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Microb Ecol. 2011 May;61(4):898-910. doi: 10.1007/s00248-010-9790-7. Epub 2011 Jan 19.

Species composition of saproxylic fungal communities on decaying logs in the boreal forest.

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Université du Québec en Abitibi-Témiscamingue, 445, Boulevard de l'Université, Rouyn-Noranda, Québec, Canada J9X 5E4.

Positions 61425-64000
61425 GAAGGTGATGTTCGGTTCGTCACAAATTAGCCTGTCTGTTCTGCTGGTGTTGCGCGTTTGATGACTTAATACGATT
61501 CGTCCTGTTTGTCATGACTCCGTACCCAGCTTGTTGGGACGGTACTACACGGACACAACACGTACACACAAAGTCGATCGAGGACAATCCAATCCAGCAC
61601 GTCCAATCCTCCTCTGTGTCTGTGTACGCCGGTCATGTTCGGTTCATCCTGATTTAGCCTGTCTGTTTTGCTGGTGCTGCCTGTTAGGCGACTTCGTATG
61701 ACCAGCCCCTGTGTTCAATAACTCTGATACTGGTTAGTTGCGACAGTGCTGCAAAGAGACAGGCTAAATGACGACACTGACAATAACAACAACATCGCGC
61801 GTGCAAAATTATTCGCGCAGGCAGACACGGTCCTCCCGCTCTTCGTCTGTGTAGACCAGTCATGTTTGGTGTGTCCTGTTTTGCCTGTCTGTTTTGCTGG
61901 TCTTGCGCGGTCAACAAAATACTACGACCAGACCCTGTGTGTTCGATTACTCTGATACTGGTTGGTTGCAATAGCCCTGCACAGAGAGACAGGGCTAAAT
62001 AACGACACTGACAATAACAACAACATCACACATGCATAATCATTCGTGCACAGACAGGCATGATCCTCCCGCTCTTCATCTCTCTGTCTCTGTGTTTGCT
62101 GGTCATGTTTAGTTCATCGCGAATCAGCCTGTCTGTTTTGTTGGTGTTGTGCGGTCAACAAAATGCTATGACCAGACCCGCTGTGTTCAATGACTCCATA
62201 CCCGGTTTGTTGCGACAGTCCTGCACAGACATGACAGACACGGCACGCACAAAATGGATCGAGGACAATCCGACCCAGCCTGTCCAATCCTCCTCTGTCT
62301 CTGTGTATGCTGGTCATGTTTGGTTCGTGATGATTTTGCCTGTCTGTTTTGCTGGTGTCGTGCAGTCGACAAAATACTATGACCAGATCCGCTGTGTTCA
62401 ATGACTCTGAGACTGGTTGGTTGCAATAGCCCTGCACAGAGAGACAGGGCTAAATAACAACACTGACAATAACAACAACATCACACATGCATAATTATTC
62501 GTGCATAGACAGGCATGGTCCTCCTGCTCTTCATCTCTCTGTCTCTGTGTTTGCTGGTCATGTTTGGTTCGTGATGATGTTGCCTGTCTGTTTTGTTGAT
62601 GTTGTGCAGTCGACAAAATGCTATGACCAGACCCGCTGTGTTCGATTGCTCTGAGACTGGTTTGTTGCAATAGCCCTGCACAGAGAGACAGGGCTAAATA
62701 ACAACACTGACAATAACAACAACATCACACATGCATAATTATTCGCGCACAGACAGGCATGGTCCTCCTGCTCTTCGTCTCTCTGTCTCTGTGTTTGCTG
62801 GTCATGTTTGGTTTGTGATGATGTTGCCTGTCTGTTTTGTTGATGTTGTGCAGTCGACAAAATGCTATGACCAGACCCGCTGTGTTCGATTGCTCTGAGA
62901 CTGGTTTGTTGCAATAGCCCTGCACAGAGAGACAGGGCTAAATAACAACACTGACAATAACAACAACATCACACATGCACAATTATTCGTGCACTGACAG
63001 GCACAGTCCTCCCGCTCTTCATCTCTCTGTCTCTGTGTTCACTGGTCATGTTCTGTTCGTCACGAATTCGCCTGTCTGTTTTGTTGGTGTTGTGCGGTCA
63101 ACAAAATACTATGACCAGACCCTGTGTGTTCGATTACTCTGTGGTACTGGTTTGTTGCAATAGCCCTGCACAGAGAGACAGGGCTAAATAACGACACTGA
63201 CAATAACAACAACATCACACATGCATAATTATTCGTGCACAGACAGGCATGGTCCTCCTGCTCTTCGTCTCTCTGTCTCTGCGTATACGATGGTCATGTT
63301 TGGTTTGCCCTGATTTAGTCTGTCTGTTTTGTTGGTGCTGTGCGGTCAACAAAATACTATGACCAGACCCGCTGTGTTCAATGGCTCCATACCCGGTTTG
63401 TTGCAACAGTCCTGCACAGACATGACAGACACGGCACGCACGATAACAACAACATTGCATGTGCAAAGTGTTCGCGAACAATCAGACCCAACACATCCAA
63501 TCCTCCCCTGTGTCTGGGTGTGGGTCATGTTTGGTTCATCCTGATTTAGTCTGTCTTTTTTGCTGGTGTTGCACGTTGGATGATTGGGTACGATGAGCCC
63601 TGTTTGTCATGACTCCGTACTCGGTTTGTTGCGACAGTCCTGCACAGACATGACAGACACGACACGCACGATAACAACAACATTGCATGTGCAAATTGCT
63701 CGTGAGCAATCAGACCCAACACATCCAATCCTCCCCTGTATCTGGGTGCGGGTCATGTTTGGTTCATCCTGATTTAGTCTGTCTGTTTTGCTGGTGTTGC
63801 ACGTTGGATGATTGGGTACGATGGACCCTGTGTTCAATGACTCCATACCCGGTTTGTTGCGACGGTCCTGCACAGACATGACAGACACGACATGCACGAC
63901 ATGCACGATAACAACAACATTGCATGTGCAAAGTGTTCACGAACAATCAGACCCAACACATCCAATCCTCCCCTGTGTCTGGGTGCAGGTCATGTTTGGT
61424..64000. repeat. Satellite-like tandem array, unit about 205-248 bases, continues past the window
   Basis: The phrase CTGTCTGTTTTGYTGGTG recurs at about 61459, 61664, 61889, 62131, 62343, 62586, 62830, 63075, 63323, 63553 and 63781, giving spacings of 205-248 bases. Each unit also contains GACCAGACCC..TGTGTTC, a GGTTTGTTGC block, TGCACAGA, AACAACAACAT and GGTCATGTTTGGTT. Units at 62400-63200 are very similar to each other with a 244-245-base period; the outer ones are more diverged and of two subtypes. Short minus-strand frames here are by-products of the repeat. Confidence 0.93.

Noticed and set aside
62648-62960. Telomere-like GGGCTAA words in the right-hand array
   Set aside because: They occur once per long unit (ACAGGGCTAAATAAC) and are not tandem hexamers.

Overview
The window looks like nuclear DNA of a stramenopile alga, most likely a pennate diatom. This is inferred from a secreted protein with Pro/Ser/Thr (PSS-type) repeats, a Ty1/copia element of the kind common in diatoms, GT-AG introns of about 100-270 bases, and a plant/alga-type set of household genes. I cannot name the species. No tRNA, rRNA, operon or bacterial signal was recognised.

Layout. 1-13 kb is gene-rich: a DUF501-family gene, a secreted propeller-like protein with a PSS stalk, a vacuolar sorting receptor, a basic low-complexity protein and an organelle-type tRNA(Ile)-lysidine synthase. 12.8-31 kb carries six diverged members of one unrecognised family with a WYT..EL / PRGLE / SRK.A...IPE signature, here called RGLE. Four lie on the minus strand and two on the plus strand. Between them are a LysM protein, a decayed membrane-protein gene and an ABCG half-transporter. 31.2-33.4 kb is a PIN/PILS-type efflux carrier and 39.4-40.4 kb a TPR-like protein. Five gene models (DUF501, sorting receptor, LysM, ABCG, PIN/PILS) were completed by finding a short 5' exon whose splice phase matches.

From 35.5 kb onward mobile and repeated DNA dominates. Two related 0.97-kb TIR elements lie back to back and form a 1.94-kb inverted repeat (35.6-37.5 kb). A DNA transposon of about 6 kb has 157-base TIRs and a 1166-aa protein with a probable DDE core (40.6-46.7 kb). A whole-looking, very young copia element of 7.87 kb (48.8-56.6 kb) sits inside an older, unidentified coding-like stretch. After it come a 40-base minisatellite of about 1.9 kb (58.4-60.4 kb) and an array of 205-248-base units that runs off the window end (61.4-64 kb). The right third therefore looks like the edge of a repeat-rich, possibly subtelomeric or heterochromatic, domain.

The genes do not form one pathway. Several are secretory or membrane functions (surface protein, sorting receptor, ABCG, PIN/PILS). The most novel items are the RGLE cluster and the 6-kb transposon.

Coarse woody debris supports large numbers of saproxylic fungal species. However, most of the current knowledge comes from Scandinavia and studies relating the effect of stand or log characteristics on the diversity and composition of decomposer fungi have not been conducted in Northeastern Canada. Logs from five tree species were sampled along a decomposition gradient in nine stands representing three successional stages of the boreal mixed forest of Northwestern Quebec, Canada. Using a molecular fingerprinting technique, we assessed fungal community Shannon-Weaver diversity index, richness, and composition. We used linear mixed models and multivariate analyses to link changes in fungal communities to log and stand characteristics. We found a total of 33 operational taxonomic units (OTUs) including an indicator species for balsam fir (similar to Athelia sp.) and one found only in aspen stands (similar to Calocera cornea). Spruce logs supported the highest fungal Shannon-Weaver diversity index and OTU number. Our results support the hypothesis that log species influences fungal richness and diversity. However, log decay class does not. Stand composition, volume of coarse woody debris, and log chemical composition were all involved in structuring fungal communities. Maintaining the diversity of wood-decomposing communities therefore requires the presence of dead wood from diverse log species.

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